- “Climate change not likely to be stopped, likely to result in a crisis. No resources may be left for next generation.“
- “Crises occurred in the past, and the 1% lost the most. The 99% are likely to survive climate change by struggling through anything (droughts, resource shortages, food shortages, economic crashes etc.) whereas the 1% could lose everything.”
- “If the elite crack under pressure as Donald Trump does, this supports the above. The future of the 1% during a climate change crisis could be a larger scale version of the insanity that grips people who suffer a financial loss and become homeless after a relatively normal life.”
- “As above, the Great Depression did not impact average person, but drove stockbrokers and other wealthy people to ruin or suicide.”
Futurist Gray Scott: We Can’t Ignore Our Psychological Future
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Why are we often so wrong about how the future and future technology will reshape society and our personal lives? In this new video from the Galactic Public Archives, Futurist Gray Scott tells us why he thinks it is important to look at all aspects of the future.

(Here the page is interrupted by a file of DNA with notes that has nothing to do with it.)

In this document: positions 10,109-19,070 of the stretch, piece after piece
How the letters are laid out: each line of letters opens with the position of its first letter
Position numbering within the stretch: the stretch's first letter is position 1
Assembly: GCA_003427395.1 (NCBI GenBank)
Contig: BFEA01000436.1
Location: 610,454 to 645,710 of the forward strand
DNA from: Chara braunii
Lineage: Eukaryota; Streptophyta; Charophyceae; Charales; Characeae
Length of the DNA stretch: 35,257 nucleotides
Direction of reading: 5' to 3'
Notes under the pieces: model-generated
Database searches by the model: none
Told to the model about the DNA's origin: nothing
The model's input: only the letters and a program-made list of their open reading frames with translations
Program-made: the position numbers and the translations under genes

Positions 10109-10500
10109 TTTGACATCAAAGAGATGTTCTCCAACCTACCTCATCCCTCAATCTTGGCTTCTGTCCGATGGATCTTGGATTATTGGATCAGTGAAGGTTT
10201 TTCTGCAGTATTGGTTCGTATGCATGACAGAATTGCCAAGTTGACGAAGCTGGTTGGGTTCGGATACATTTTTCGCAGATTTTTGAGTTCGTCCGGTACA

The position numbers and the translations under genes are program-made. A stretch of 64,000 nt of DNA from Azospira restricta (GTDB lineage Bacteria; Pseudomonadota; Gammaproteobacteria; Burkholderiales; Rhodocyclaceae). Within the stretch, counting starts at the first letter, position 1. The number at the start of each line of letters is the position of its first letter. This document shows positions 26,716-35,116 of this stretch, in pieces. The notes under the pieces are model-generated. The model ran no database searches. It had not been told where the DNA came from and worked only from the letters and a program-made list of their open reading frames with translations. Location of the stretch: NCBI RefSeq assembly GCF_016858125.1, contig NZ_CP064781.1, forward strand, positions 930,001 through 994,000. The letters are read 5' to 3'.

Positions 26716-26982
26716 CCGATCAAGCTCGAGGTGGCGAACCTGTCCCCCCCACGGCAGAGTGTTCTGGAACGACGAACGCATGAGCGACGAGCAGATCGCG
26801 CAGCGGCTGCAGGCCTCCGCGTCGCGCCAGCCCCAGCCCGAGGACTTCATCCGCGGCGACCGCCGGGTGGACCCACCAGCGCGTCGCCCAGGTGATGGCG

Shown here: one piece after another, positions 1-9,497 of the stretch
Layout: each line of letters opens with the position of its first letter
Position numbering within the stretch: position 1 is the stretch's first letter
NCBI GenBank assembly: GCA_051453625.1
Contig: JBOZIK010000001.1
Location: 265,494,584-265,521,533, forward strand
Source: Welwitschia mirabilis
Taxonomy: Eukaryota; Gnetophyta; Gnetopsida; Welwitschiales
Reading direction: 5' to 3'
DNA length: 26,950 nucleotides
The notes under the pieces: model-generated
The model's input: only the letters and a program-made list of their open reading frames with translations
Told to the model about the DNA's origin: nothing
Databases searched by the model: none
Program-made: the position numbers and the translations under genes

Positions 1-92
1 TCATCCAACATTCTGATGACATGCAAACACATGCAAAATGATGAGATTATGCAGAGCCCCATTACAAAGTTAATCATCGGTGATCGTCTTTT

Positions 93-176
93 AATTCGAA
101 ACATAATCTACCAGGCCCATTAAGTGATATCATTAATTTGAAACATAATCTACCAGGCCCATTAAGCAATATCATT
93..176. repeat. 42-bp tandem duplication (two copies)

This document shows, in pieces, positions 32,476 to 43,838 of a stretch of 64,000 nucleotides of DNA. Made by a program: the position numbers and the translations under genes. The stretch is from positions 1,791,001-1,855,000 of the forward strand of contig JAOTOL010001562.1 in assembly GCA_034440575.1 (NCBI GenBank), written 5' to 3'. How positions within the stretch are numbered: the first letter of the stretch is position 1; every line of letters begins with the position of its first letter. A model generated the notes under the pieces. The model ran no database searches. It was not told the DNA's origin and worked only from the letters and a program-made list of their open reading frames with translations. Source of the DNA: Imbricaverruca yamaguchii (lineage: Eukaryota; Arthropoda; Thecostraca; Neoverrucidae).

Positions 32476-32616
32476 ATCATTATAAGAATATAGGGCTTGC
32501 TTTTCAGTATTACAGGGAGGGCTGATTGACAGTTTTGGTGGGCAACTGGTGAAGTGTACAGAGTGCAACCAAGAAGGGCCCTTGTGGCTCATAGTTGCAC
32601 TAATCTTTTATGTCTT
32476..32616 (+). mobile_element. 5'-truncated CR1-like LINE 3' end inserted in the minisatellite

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Artificial Intelligence (AI) represents both the biggest opportunity and potentially the greatest threat to the legal profession in history.
This is part of a bigger global revolution – where society, business and government are likely to experience more change in the next 20–30 years than in the last 500.
This large-scale disruption is being driven by the combined effects of AI and other disruptive technologies whose speed, power and capability are growing exponentially – or faster.
These technologies, which are all are fed by AI, include quantum computing, blockchain technology, the internet of things (IoT), big data, cloud services, smart cities, and human augmentation. All of these could be hundreds or thousands of times more powerful within a decade.
The resulting changes mean the total transformation of every business sector, the birth of new trillion dollar industries and a complete rethink of law, regulation, legal infrastructures, and the supporting governance systems for every activity on the planet.
This film was compiled from audio of a discussion futurist FM-2030 held at the University of California on February 6th, 1994. In this discussion 2030 laid out an overview of his ‘transhuman’ philosophy and held a back and forth with other people present in the discussion. Discussion and debate included items such as the value of researching ‘indefinite lifespan’ technologies directly as opposed to (or in addition to) more traditional approaches, such as researching cures for specific diseases.